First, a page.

Umar Rashid creates an alternate timeline that shows Black and Indigenous people defeating colonizers.
“TV to See the Sky,” streaming for 24 hours, marks this year’s summer solstice.
Hyperallergic has the exclusive premiere of KCET Artbound’s short film “Corita Kent: The Pop Art Nun.”
Grassroots social movements in California in the 1960s and ’70s led to a flourishing of graphic innovation that lives on to this day.
Artists and designers in the state found their voices by breaking from modernist traditions and embracing the light, color, and playful attitude of the West Coast.
Sign painters and muralists have helped create the visual language of Los Angeles.
From the socially progressive prints of Sister Corita to the first major gay publication in the US.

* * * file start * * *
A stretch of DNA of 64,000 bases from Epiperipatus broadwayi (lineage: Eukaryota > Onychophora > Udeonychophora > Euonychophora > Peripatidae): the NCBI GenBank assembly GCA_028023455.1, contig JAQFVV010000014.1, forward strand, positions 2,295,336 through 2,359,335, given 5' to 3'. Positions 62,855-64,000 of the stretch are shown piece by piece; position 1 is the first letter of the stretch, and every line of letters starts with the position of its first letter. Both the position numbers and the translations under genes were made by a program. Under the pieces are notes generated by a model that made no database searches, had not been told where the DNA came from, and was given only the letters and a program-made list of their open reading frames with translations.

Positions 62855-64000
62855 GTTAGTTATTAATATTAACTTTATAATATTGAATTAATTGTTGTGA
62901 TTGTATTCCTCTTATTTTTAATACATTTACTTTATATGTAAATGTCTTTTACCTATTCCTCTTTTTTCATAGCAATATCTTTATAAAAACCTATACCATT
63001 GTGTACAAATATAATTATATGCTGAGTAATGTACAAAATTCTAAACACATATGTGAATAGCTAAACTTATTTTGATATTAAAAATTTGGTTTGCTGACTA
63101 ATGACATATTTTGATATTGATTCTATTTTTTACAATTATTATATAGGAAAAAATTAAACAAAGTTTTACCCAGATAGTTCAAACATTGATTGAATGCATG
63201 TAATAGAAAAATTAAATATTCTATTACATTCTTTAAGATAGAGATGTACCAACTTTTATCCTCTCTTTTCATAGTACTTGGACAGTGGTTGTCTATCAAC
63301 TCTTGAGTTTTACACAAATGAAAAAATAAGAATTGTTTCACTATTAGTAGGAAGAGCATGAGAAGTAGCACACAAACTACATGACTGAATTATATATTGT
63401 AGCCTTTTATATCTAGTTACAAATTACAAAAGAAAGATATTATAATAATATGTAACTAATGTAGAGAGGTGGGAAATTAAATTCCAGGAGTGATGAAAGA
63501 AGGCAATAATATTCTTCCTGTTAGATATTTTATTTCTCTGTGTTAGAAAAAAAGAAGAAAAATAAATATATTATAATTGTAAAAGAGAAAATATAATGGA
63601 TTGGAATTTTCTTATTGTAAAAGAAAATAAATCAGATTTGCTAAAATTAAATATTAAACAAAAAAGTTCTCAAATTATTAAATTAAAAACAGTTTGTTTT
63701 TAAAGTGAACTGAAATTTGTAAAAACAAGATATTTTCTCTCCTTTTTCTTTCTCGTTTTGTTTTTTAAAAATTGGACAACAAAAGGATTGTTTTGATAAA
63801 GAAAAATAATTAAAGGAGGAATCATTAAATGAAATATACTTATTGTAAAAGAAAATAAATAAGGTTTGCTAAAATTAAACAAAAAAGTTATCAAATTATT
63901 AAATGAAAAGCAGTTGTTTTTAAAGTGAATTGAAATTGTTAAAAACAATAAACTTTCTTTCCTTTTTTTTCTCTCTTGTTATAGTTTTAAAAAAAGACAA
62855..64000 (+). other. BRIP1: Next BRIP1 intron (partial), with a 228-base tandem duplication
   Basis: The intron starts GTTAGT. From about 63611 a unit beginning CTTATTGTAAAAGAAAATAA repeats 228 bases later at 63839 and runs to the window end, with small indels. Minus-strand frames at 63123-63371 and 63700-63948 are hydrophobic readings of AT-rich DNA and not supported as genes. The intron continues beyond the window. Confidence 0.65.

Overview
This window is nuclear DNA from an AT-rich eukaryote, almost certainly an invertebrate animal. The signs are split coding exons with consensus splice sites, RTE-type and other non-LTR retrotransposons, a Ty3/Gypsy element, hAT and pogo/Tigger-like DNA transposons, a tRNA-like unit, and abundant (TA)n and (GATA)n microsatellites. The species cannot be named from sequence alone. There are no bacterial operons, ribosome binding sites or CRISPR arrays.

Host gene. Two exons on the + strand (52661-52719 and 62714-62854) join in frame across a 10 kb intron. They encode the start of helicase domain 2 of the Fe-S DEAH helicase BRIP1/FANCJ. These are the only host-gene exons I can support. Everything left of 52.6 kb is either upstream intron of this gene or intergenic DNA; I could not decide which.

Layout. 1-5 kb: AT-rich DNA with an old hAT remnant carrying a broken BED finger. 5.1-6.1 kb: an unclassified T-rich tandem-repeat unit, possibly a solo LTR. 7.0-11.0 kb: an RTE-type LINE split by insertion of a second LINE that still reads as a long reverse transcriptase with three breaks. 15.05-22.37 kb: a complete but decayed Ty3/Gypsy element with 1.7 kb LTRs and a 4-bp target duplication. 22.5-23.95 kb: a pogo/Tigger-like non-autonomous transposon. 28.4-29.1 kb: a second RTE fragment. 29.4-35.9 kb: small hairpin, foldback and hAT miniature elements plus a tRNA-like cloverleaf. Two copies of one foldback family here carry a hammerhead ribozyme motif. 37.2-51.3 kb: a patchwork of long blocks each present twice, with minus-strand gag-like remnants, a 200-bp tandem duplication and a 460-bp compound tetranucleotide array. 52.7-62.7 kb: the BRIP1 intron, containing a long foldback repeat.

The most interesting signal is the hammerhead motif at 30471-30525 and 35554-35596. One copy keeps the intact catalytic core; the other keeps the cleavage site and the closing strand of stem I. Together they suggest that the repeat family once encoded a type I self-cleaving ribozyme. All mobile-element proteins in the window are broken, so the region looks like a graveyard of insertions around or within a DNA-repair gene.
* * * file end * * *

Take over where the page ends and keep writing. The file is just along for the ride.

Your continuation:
What started as a monthly paper in 1969 geared towards Asian American students at UCLA soon expanded to the greater Los Angeles community.
This edition, produced in collaboration with KCET’s Artbound, celebrates the rich history of artist-activists in the Golden State.
Stratman captures charged, if overlooked, histories of Illinois, from the Trail of Tears to Chicago’s Black Panther headquarters.
The first Rainbow Flag, designed by artist and activist Gilbert Baker, was raised in 1978.
“You turn inward because you’re focused on this new life that’s housed inside of you,” said Kimia Ferdowsi Kline.